Mobile World Congress: Barcelona

Article By : David Benjamin

The Mobile World Congress in Barcelona is a gathering of shut-ins who see little of this beautiful city. The indoor versus outdoor contrast is startling.

The Mobile World Congress in Barcelona is a gathering of shut-ins who see little of this beautiful city. The indoor versus outdoor contrast is startling.

The “inmates” of the Mobile World Congress (MWC) at the Fira Convention Center, located in a concrete complex of suburban office buildings, spend four days in Barcelona barely seeing in daylight one of the world’s most beautiful and congenial cities. To console all those shut-ins, we herewith present a profile in snapshots of the contrast between the fierce commercial confinement of the display halls in far-flung Fira and the gentle pace of Catalonia’s capitol on the cusp of a Mediterranean spring.

We begin indoors.

5G is Now

The watchword is “now” (again)

Ever since MWC’s early days as 3GSM, the next generation of mobility was heralded as “just around the corner.” Its eventual arrival always seemed sort of anti-climactic because there was another corner (3.5G, 4G, 4.5G, etc.) way up ahead, and the previous “G” was not “now” but “then.”

According to Keysight, 5G standards are “rapidly evolving,” but as new use cases emerge, the industry realizes there is more “stuff to be defined.” 5G’s Release 15 (R15) “late drop freeze” — originally scheduled this month — will be delayed by at least three months. R16, extensions to R15, will cover specifications for Cellular-V2X and mission-critical ultra-latency applications such as remote surgery. R16 will be frozen in 2020.

Huawei honcho doubles down

Huawei MWC
(Source: Huawei)

Huawei’s rotating chairman, Guo Ping, used his keynote to go on the offensive against such American charges as Huawei’s rampant IP theft and Huawei telecom gear spying on us. The chairman even claimed: “Huawei has not and will never plant back doors.” Contrasts abounded at Mobile World.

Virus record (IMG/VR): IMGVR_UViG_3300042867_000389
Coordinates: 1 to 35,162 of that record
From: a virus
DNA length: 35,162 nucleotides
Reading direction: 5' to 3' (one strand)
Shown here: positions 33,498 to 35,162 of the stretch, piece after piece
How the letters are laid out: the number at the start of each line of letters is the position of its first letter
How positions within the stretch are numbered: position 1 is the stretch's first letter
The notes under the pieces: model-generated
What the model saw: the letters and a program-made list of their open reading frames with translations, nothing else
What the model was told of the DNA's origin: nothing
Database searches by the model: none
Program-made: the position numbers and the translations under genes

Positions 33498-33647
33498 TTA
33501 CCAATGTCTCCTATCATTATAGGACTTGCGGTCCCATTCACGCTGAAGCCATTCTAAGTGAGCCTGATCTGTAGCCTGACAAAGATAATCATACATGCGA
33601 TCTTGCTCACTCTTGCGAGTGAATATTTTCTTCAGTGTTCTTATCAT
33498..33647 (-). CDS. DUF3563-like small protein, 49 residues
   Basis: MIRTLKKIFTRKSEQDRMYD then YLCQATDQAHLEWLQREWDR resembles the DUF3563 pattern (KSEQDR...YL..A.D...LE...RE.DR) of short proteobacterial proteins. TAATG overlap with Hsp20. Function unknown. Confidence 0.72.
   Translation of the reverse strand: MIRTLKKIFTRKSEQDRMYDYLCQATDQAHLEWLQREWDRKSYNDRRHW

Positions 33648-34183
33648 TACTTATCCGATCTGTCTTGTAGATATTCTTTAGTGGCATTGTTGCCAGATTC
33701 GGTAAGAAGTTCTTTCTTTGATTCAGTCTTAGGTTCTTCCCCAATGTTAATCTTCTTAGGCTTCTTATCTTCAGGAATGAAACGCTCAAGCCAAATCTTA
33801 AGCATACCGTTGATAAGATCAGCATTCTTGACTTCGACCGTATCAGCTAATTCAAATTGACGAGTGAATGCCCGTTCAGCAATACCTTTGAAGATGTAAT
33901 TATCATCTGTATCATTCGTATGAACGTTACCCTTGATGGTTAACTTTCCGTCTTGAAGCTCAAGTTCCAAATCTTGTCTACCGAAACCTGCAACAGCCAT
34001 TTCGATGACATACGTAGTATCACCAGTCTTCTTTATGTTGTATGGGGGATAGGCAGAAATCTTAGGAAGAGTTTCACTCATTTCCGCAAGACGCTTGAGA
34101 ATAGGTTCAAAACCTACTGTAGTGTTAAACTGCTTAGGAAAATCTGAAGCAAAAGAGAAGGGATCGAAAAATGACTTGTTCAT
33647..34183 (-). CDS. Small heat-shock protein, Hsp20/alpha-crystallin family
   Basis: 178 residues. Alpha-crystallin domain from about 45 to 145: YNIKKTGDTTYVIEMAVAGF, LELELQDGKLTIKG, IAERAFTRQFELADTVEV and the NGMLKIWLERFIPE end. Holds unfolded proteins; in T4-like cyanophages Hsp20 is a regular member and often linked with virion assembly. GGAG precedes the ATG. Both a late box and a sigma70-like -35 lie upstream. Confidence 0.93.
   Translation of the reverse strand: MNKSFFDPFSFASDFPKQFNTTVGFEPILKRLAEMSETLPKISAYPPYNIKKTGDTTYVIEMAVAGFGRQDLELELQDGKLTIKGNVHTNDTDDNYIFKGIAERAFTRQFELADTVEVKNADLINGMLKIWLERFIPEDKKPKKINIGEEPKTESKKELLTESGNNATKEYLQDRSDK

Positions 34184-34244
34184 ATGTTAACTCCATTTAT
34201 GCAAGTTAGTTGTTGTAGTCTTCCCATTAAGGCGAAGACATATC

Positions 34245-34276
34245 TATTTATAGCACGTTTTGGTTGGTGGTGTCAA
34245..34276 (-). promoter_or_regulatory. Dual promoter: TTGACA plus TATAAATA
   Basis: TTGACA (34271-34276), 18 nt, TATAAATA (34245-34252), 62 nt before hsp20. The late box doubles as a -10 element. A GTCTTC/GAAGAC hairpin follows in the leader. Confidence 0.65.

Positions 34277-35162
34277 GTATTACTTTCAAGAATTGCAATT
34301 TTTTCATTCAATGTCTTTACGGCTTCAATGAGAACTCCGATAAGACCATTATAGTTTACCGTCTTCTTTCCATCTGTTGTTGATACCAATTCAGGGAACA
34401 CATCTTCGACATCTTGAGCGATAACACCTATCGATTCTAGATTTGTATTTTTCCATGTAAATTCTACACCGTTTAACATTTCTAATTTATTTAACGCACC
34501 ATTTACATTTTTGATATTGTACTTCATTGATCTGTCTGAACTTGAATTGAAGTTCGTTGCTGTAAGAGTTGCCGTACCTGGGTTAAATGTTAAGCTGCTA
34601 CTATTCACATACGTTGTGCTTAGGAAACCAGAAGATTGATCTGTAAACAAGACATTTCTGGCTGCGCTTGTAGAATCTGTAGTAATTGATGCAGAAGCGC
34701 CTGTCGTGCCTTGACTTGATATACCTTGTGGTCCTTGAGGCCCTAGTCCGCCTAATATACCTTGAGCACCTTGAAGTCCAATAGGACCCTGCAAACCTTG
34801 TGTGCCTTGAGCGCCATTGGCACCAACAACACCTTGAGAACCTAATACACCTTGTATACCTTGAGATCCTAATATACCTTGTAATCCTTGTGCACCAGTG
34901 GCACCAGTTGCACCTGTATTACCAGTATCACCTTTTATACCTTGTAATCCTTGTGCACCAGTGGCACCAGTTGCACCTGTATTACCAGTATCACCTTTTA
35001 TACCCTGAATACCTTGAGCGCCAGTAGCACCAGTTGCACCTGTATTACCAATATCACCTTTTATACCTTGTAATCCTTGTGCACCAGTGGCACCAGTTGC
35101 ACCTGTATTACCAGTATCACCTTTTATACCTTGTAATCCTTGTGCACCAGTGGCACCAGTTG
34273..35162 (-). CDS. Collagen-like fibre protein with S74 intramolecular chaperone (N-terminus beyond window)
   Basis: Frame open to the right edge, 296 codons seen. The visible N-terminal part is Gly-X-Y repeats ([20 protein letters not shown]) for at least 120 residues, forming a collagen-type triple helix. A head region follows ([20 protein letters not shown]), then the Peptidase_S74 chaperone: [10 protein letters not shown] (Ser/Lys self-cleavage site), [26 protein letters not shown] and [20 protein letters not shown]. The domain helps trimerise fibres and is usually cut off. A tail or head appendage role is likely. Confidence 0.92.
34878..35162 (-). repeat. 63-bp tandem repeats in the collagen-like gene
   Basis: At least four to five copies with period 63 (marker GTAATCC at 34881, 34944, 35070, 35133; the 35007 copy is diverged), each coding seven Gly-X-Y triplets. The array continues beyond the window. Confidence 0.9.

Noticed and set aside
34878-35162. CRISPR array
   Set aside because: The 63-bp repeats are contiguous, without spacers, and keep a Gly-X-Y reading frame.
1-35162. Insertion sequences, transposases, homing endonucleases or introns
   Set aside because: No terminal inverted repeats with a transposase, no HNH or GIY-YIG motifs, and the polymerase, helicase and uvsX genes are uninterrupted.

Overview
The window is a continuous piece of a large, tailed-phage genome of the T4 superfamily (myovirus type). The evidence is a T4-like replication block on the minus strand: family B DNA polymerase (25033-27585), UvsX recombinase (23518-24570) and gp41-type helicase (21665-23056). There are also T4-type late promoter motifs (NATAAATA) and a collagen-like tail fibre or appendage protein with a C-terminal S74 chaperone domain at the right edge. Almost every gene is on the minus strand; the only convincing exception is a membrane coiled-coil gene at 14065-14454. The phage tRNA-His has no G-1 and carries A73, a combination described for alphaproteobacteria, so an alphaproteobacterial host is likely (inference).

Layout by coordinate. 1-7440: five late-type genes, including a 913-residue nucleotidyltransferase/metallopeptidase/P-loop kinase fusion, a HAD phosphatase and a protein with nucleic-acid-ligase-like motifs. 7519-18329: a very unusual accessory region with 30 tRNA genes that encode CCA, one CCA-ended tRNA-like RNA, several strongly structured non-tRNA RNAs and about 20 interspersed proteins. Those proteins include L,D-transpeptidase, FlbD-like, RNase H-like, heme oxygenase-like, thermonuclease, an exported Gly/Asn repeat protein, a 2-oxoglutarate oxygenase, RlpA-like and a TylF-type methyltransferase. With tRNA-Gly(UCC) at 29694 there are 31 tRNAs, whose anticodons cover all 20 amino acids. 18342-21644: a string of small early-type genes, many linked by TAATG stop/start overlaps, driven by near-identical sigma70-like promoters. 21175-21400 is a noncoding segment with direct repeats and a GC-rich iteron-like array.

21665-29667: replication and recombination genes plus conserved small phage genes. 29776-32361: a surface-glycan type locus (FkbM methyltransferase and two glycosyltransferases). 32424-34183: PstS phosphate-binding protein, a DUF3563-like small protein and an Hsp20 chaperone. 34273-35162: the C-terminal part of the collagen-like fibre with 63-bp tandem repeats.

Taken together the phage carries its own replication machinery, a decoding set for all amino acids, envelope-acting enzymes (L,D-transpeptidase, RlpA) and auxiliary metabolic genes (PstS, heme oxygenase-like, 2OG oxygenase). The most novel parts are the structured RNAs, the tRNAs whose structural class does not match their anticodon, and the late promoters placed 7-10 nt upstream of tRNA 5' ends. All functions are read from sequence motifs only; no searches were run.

‘Standalone’ VR

HTC Vive Focus

Move over, Oculus. Oculus’s rival, HTC, demonstrated a headset called Vive Focus, an all-in-one system that requires no external gaming PC to run VR. It has six-degrees-of-freedom (6-DoF) controllers. Its underlying technology, ultrasound, and IMU sensor fusion developed by Chirp Microsystems (TDK) makes 6-DoF controllers possible.

Xiaomi sees Keysight

Xiaomi 5G Mi Mix 3

Xiaomi launched 5G Mi Mix 3, packed with Qualcomm’s Snapdragon 855 processor and X50 5G modem, a 6.39-inch AMOLED display, dual-lens camera on both front and back, 3,800-mAh battery, and Android 9 Pie with MIUI 10. Most surprising is the price — about $680 — much cheaper than expected for a first-generation 5G phone.

Xiaomi’s chose Keysight Technologies, a test & measurement equipment company, as sole supplier of 5G network emulation solutions. Michael Griffin, Keysight wireless planning & marketing manager, said that Keysight’s solutions let users perform device characterization and validation in over-the-air (OTA) real-world conditions. “Device manufacturers can easily validate device performance, speed development, and achieve consistent results.”

T-Mobile ‘sprints’ to Mobile World

T-Mobile MWC

One of the popular show-floor attractions was tropical-motif T-Mobile theater. T-Mobile was talking about its plans, after approval of its merger with Sprint, to take on cable giants like Charter and Comcast, by delivering fixed wireless access (FWA) residential broadband — to more than half of the U.S. by 2024 — if its proposed merger with Sprint is approved, revealing that it expects to blanket more than half the country with service by 2024. T-Mobile said that it will cover 64% of Charter Communications’ territory and 68% of Comcast’s footprint. It expects to have 1.9 million FWA broadband customers by 2021 and 9.5 million by 2024.